It’s unlikely that a moldmaker who is close in proximity to his customer or molder will take any shortcuts because when a performance issue pops up, they’ll be stuck with no-charge fixes.
The Project Manager at a major Chicago area OEM manufacturer of consumer food service products shared these thoughts: “Sixty-six percent of the problems you have with manufacturing originate with your tooling. You have to have good tools to start with. Seventy percent of the costs are in the resin; 11 percent is labor. So what do you really have control over? Our solution is to build high cavitation tools and keep those presses running. The tools I am working with here seem at first to be very simple, but the key is to run these tools lightning fast and run them forever. Only quality tooling that is built right will meet this goal.
“We’ve also had customers come back to us and say they have quality concerns; they want to sell a safe product,” he continues. “With all the consumer issues that have arisen, if they get caught up in that, they are risking multiple millions of dollars. We don’t want that to happen. We want to provide tooling, and therefore products, that they can trust. We can provide that with U.S.-built tooling. Sure, there are tool shops in Asia that can deliver a quality tool, but then you are now paying similar rates, so why leave the country? It’s no longer competitive.”
“Show Me the Money”
Many offshore moldmakers require payment to be made for the mold prior to releasing the tool for shipping. This is an act of faith that is not required by a U.S. mold builder. And now after that check is cut, molders are assessing where the savings is, and where it is not.
“The changed economy and the value of the dollar are why companies are really doing the math now,” explains O’Kelly. “You have to look at the true costs. I can quote a mold offshore and get it for less, but that is just the beginning of the tooling investment. When you look at the cost of following the tooling, seeing all the cost factors that go into doing that are immense. The trips overseas are very expensive; you have shipping costs. Once the tool is back in the U.S. you aren’t going to ship that tool back to China for repairs or maintenance. If you are molding in China, you have to go over there and make sure the molding company is up to the standards of your customer. Many times they are not.”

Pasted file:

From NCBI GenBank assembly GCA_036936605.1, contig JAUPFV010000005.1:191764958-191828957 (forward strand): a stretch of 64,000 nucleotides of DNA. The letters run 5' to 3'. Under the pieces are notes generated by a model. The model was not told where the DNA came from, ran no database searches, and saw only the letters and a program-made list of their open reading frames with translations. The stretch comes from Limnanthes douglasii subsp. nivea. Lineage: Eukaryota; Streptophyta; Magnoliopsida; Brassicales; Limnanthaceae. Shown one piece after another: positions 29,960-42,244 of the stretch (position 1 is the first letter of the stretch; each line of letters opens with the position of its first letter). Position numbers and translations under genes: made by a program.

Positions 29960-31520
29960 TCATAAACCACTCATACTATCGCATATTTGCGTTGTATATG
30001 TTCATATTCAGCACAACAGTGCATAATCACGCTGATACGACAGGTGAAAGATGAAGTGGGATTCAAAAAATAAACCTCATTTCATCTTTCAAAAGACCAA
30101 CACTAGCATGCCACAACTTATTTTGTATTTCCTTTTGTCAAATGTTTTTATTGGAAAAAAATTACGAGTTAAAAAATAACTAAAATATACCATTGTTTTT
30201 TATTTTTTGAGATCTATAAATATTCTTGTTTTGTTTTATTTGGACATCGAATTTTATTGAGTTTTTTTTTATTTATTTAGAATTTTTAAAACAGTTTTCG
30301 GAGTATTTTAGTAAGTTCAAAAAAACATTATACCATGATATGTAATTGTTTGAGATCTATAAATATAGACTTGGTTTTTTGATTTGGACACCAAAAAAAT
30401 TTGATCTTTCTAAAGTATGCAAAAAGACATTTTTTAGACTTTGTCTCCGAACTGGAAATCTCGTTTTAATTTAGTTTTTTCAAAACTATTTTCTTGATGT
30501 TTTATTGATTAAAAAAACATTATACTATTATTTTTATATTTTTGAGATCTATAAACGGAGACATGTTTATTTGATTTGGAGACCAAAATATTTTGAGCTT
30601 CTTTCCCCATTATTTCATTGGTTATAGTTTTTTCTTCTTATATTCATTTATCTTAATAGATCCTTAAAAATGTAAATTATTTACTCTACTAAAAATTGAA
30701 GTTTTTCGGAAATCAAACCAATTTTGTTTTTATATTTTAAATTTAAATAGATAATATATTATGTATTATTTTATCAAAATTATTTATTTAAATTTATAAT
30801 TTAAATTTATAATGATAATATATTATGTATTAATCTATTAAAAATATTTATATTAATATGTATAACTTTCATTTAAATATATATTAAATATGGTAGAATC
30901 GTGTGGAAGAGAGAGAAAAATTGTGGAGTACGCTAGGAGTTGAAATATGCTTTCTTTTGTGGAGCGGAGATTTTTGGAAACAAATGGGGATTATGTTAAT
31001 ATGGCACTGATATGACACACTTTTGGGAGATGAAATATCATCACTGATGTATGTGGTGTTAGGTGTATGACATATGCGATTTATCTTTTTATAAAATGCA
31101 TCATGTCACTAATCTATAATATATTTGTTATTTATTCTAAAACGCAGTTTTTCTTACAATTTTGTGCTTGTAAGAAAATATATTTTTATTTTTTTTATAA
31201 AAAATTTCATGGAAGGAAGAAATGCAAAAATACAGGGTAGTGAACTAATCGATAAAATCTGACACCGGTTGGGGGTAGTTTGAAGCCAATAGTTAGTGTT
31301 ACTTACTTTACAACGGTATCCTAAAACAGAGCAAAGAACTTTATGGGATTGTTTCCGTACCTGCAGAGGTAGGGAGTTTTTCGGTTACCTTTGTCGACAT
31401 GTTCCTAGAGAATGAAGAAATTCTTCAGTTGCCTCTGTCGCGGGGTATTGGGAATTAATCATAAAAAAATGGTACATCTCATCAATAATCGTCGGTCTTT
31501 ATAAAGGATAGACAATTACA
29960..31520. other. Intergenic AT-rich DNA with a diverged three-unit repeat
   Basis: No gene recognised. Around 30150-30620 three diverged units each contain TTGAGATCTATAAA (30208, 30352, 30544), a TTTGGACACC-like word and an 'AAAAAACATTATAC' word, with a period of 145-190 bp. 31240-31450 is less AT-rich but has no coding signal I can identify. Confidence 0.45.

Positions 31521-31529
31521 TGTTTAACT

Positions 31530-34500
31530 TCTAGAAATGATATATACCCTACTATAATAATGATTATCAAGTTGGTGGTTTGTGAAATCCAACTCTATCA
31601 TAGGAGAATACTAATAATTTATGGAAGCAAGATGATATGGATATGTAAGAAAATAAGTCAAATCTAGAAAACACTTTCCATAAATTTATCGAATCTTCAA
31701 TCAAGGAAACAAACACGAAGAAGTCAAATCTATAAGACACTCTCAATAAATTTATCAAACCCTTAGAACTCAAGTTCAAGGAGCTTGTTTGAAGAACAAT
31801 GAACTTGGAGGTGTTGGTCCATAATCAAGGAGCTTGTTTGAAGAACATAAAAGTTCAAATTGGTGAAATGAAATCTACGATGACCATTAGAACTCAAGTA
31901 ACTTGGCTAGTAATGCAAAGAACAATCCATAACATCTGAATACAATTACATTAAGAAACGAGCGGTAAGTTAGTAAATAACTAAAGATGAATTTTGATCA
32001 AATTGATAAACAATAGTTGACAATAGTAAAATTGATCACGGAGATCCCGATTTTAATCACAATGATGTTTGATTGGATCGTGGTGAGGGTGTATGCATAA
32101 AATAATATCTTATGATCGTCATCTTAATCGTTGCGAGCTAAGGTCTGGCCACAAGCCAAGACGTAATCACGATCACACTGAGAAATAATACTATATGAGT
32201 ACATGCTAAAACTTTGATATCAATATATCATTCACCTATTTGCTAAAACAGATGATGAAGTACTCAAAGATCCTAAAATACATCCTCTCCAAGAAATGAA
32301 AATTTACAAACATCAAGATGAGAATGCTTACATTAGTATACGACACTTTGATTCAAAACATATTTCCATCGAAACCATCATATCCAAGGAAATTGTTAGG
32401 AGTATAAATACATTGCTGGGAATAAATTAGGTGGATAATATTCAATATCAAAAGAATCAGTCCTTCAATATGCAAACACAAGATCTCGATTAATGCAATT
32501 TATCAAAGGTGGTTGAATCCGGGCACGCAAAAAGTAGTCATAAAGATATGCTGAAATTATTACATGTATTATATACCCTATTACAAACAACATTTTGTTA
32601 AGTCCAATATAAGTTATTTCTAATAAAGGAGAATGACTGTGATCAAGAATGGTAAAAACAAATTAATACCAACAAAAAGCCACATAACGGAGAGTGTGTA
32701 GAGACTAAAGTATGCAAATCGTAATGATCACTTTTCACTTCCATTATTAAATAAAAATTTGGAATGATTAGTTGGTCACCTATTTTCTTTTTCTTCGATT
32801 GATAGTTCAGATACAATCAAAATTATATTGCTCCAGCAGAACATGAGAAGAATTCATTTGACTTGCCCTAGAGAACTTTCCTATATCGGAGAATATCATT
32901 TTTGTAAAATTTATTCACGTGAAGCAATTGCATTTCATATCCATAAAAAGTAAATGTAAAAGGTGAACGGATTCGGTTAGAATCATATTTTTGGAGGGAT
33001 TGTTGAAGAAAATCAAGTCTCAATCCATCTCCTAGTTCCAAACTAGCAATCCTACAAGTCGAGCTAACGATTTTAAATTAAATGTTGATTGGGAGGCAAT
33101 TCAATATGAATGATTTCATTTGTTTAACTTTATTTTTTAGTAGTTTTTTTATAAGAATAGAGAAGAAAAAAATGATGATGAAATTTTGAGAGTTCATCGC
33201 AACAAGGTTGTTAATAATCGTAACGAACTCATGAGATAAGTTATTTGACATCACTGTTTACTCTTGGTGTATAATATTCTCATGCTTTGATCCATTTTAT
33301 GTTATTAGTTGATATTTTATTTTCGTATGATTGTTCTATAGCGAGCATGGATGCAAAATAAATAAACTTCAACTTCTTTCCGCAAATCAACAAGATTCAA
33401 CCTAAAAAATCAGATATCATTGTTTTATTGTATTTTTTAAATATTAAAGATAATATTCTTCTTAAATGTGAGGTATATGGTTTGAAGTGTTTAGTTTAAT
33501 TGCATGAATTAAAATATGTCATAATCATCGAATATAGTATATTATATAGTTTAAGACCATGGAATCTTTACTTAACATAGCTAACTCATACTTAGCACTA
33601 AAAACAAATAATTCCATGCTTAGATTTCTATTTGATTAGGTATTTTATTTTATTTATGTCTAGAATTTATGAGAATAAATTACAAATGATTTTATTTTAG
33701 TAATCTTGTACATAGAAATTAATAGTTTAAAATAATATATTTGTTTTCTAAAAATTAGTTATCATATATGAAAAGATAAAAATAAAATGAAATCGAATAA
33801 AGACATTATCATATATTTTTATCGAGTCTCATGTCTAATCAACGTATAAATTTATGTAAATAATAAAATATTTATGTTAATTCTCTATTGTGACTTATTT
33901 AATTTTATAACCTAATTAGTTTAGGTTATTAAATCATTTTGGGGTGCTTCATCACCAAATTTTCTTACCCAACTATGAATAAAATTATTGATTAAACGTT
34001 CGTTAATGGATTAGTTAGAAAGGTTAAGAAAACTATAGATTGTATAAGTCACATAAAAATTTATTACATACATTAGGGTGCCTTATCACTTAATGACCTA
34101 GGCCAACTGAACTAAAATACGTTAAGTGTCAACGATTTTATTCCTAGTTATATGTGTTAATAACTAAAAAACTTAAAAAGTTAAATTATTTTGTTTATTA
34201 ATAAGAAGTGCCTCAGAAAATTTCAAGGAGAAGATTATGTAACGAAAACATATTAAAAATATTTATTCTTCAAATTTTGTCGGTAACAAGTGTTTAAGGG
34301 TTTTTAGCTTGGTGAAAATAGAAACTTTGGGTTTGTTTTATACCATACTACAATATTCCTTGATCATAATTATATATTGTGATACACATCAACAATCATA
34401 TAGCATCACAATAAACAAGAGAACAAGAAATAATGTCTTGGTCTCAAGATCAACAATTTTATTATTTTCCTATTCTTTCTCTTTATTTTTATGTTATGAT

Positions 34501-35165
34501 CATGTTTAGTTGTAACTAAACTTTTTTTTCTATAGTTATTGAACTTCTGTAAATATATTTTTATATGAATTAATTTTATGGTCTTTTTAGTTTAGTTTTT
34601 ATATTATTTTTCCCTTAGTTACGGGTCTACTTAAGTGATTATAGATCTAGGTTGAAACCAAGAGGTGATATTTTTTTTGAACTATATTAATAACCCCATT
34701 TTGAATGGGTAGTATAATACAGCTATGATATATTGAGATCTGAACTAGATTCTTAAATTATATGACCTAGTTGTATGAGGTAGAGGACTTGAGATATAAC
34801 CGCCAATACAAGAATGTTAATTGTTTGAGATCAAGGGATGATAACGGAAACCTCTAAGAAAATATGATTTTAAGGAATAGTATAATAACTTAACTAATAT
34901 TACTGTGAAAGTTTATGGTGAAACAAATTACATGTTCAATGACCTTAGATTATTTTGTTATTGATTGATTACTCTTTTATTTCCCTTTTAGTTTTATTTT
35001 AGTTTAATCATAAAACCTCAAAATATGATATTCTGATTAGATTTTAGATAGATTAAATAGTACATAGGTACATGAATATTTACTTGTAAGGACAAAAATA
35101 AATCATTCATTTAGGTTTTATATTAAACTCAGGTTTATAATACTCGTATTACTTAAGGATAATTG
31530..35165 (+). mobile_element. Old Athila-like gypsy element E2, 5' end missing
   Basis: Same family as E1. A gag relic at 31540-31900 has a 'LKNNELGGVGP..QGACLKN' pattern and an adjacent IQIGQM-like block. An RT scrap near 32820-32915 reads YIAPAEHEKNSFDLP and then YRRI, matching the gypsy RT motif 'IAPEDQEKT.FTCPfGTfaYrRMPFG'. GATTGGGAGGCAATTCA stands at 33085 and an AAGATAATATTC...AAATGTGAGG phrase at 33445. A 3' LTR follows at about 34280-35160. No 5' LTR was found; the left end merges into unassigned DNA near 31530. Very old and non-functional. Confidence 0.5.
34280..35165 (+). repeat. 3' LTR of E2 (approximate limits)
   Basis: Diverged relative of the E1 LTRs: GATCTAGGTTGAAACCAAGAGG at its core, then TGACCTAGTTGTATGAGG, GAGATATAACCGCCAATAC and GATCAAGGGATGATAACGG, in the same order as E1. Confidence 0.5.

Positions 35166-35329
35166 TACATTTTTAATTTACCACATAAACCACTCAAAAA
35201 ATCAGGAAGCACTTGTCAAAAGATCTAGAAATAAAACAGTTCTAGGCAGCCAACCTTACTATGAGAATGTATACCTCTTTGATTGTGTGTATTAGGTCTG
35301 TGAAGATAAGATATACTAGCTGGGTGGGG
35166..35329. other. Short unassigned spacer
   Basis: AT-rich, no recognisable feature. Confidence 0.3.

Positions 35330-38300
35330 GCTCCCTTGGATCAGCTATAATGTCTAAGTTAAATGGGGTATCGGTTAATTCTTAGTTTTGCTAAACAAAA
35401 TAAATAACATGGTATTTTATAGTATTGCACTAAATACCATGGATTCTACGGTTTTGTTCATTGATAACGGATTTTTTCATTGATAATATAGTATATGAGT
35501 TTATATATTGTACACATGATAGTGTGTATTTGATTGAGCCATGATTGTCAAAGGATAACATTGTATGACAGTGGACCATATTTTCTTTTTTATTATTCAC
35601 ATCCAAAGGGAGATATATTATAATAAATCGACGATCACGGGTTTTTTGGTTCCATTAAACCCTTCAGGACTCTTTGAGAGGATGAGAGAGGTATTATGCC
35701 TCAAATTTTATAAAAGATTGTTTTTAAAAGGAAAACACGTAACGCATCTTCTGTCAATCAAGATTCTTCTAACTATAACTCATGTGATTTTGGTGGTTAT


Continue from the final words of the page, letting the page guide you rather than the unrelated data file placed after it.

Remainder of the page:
“The major problem was that way too many purchasing folks were not involved in actually understanding that this tool was going to be running over a long period of time,” offers the OEM Project Manager. “It’s like there’s a disconnect. For instance, take resin. These guys get a big bonus based on purchasing resin for a half cent cheaper, but they aren’t there when the stuff won’t run. The same scenario applies with tooling. We once bought tools from Asia where I actually found ball bearings that are 72RC hard in the steel. They had to be gun-drilled out or worse. We’ve tried three programs and all have come back with less than satisfactory results. We have the best tool shops right here in America for delivering a profitable tool. And if there are any revisions or issues that arise, there’s something to be said for being able to get in a car and go check on your tooling.”
Costly travel and time zone differences have taken on more prominent roles in the decision to bring back tooling, or at minimum, to scrutinize and reassess one’s tool cost presumptions.
Recently, a tooling engineer for a large Midwest OEM said that while many mold programs are still sent to China, where they are very closely monitored, the company increasingly accesses local mold builders because he makes a point of factoring in the lifetime costs of each project.
“It’s more than just the up-front tool cost,” he says. “I look at the complexity of the molds being built, how many visits we’ll have to make to check on progress and enforce our standards, travel expenses, material costs, shipping costs and other factors. I frequently find that working with smaller U.S. shops of 12 to 20 employees can be much more cost-effective than some big mold exporter. There is better connectivity, no administrative hoops to jump through and better qualifications on the shop floor where it counts. More often now, my local mold builders can turn a project around faster and more economically than a Chinese vendor can.”
For the many moldmakers, molders and OEMs who have war stories now shaping their purchasing decisions, a bulletin board has been established. Enable others to benefit from your experiences by adding a posting to http://www.amba.org/Guestbook.php on the American Mold Builders Association Web site. It’s a different world now, with different experiences, and sharing these experiences can ultimately make a difference for U.S. mold builders and the customers who they serve.